A residents shows China's RMB and US dollar banknotes in Qionghai, south China's Hainan Province, Jan. 7, 2016. (Xinhua file photo/Meng Zhongde)
Though the Chinese currency renminbi, or the yuan, weakened to a six-year low against the U.S. dollar Friday, analysts said a sharp drop is unlikely despite persistent depreciation pressure.
The central parity rate of the yuan retreated 247 basis points to 6.7558 against the dollar, according to the China Foreign Exchange Trade System (CFETS), the lowest level since September 2010.
The recent yuan depreciation can be attributed to a stronger dollar and growing downward pressure on the Chinese economy due to a possible correction in the high-flying property market, said Ren Zeping, chief economist at Founder Securities.
The U.S. dollar index, which measures the greenback against six major currencies, has hit its highest level since March following positive economic data from the country.
The dollar may ascend to even higher levels amid mounting speculation that the Federal Reserve would raise the interest rate by the end of the year, analysts said.
China's reform to make its exchange rate mechanism more market-oriented also lead to higher volatility for the yuan, Wang Chunying, spokesman for the State Administration of Foreign Exchange, said at a press conference.
Analysts believed despite short-term volatility from a stronger dollar, the yuan will maintain overall stability and the chance for a sharp depreciation is slim, backed by stable economic growth, balanced fiscal condition and ample foreign exchange reserves.
China's economy expanded at a steady 6.7 percent in the third quarter of the year, on track to meet the government's full-year growth target of 6.5 to 7 percent, as increased government spending and a property boom offset stubbornly weak exports.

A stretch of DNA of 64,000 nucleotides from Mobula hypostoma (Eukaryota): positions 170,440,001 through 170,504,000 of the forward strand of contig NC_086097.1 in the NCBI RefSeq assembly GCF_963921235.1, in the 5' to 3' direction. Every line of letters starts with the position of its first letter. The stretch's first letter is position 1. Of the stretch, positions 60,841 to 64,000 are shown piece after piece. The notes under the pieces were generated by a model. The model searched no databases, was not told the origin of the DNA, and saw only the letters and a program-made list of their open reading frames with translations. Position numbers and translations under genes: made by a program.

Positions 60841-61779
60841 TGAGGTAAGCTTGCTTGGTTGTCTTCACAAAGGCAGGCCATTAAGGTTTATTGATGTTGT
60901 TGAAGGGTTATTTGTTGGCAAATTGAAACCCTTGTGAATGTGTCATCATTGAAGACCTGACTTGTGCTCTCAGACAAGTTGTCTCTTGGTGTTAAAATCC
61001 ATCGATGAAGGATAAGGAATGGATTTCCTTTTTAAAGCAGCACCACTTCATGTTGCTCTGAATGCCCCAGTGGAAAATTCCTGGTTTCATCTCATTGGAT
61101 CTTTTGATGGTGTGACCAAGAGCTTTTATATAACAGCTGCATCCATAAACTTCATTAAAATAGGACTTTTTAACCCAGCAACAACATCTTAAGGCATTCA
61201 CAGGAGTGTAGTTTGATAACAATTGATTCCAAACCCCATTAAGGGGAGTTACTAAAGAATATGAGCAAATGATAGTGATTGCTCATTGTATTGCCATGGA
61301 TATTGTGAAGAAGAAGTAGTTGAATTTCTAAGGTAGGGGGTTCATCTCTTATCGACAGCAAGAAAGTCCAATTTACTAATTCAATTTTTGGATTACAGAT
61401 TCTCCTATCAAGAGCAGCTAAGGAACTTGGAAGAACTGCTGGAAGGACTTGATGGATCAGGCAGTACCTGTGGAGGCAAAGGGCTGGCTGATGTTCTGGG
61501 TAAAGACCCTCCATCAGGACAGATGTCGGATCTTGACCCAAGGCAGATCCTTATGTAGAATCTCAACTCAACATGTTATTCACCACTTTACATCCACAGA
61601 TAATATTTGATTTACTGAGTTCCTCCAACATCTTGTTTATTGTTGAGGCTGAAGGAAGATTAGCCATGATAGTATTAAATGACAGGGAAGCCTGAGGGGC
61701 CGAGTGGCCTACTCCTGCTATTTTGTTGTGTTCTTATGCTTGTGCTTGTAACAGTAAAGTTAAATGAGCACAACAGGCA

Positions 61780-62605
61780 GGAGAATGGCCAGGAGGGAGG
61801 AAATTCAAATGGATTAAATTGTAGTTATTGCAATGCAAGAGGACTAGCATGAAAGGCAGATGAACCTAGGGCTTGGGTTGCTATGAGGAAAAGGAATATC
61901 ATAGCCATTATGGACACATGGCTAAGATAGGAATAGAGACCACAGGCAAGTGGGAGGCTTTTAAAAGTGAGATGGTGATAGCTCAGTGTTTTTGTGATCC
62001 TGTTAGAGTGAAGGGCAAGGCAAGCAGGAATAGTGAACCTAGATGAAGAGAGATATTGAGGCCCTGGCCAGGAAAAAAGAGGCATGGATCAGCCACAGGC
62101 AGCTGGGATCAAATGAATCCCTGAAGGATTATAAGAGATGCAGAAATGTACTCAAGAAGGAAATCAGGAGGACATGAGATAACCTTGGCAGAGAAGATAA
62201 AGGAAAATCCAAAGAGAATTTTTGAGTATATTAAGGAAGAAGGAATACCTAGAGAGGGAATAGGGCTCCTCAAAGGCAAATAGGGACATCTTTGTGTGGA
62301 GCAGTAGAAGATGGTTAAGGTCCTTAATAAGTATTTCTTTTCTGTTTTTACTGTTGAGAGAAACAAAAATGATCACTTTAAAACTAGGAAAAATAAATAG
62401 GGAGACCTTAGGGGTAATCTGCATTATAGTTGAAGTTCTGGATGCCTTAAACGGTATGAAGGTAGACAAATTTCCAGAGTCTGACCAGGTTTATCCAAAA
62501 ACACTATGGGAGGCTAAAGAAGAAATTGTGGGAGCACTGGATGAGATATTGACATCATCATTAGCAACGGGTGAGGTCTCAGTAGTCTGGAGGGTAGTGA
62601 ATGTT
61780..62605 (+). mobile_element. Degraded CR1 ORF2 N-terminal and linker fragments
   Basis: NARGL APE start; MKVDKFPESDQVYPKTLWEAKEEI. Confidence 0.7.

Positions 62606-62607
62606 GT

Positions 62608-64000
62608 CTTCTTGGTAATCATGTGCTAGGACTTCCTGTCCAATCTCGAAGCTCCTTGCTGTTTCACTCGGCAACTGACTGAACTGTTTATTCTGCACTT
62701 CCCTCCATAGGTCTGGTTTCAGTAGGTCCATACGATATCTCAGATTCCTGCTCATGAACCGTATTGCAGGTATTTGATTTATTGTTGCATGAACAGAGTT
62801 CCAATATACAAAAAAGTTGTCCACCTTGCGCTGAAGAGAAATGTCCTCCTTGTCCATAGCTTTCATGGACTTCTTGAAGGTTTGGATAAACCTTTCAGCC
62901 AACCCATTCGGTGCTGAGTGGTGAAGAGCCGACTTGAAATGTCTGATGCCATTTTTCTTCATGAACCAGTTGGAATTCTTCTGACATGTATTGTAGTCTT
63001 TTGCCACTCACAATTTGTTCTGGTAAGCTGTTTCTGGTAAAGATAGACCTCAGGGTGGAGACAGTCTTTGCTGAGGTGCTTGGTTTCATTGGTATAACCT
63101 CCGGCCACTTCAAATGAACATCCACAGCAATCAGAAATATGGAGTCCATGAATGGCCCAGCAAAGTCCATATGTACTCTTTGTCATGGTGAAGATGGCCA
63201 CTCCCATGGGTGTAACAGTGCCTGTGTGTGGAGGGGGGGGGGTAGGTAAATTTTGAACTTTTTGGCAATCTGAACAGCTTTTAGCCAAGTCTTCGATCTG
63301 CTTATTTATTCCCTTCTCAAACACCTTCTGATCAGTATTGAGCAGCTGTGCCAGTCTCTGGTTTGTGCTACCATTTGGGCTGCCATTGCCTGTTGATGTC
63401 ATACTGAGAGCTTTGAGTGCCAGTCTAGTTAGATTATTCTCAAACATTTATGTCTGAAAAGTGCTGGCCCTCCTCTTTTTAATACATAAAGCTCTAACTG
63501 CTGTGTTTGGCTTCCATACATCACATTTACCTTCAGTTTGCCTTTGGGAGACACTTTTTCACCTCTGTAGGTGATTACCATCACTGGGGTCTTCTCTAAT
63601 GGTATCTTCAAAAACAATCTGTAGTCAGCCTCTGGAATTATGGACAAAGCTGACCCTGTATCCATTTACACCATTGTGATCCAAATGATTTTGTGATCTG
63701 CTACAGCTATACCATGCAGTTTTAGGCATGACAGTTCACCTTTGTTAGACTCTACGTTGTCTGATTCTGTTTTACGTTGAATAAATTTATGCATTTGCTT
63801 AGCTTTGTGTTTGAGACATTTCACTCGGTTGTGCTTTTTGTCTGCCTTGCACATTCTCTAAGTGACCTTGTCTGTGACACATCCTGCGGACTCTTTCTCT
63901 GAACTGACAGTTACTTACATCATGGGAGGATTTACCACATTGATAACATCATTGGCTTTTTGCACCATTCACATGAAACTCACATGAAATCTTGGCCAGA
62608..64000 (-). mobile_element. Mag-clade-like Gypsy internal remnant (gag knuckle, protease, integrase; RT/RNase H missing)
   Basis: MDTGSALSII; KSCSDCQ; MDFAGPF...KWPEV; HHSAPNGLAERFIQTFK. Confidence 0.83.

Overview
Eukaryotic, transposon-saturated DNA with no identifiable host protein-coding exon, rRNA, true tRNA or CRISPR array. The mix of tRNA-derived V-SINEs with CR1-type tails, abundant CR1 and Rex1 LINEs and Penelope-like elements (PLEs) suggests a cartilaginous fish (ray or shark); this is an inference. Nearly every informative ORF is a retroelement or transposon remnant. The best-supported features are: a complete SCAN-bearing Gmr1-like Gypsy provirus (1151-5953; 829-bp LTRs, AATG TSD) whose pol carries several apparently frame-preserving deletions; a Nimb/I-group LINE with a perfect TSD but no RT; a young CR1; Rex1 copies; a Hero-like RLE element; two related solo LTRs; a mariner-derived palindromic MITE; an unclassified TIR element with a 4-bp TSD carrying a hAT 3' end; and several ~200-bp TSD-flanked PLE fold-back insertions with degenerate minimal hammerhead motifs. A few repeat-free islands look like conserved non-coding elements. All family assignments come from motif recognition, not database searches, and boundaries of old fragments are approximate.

To cool the property market amid concerns about asset bubbles, more than 20 major cities imposed home purchase restrictions early this month, which analysts said may weigh on growth over the coming quarters.
"A soft yuan could be expected to help bolster the economy somewhat, which could partially offset the possible slowdown in domestic demand due to property tightening," said Zhou Hao, Senior EM Economist Asia with Commerzbank.
Analysts expected the exchange rate of the yuan to fluctuate between 6.8 and 6.65 against the dollar in the near future, and there will be solid support around 6.8.
"Given the fact that China's foreign exchange reserves fall to five-year low in September, it's important to control capital flows at this point," said Hong Hao, managing director and head of research at BOCOM International.
Sharp yuan depreciation will drive more domestic investors seeking overseas asset allocation, fueling capital outflow. "The central bank will intervene to some extent in case of drastic fluctuations to minimize its risks," Hong said.
It's noteworthy that while the yuan exchange rate against the dollar has reached the weakest in six years, the yuan is relatively stable against a basket of currencies.
The yuan exchange rate composite index, which measures the yuan's strength relative to a basket of currencies including the dollar, euro and Japanese yen, strengthened 0.57 percent compared with the end of September to 94.64 on October 14, according to the latest CFETS data.
Zhu Haibin, China Chief Economist at J.P. Morgan, said China will focus more on the stability in trade-weighted exchange rate rather than bilateral dollar/yuan exchange rate.
"This could provide a transparent scheme to anchor market expectations," Zhu added.